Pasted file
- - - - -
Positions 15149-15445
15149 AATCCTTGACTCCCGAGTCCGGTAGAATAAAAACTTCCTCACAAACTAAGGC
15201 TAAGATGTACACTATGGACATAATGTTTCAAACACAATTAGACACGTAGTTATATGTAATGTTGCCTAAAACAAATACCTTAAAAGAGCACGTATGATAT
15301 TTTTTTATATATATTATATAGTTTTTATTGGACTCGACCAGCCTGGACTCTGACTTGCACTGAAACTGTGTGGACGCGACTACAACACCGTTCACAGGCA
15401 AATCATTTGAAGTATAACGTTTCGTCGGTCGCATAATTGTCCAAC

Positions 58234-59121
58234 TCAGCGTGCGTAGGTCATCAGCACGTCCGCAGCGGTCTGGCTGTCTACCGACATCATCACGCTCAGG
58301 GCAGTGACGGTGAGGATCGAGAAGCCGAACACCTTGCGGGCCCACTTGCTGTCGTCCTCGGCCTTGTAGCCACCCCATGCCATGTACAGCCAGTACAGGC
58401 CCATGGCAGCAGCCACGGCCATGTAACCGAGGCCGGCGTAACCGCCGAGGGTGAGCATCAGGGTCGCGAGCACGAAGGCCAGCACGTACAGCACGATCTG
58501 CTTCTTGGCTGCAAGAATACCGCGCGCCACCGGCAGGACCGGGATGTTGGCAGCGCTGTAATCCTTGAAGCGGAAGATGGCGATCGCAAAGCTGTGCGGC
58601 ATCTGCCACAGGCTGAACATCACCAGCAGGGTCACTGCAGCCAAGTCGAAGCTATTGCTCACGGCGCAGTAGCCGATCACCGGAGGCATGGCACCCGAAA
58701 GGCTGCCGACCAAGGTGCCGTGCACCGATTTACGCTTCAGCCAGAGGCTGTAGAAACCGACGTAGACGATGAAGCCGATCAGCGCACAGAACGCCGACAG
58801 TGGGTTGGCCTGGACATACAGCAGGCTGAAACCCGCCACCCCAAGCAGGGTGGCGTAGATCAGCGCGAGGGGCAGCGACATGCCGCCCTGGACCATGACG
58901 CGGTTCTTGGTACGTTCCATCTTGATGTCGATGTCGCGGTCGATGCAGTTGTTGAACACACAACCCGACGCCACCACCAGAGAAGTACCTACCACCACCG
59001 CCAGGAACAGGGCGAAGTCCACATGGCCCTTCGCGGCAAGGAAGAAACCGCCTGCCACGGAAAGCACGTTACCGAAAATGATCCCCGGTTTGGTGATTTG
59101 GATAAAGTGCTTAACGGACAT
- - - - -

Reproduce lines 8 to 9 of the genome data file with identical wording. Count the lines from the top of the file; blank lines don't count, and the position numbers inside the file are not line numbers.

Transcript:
58301 GCAGTGACGGTGAGGATCGAGAAGCCGAACACCTTGCGGGCCCACTTGCTGTCGTCCTCGGCCTTGTAGCCACCCCATGCCATGTACAGCCAGTACAGGC
58401 CCATGGCAGCAGCCACGGCCATGTAACCGAGGCCGGCGTAACCGCCGAGGGTGAGCATCAGGGTCGCGAGCACGAAGGCCAGCACGTACAGCACGATCTG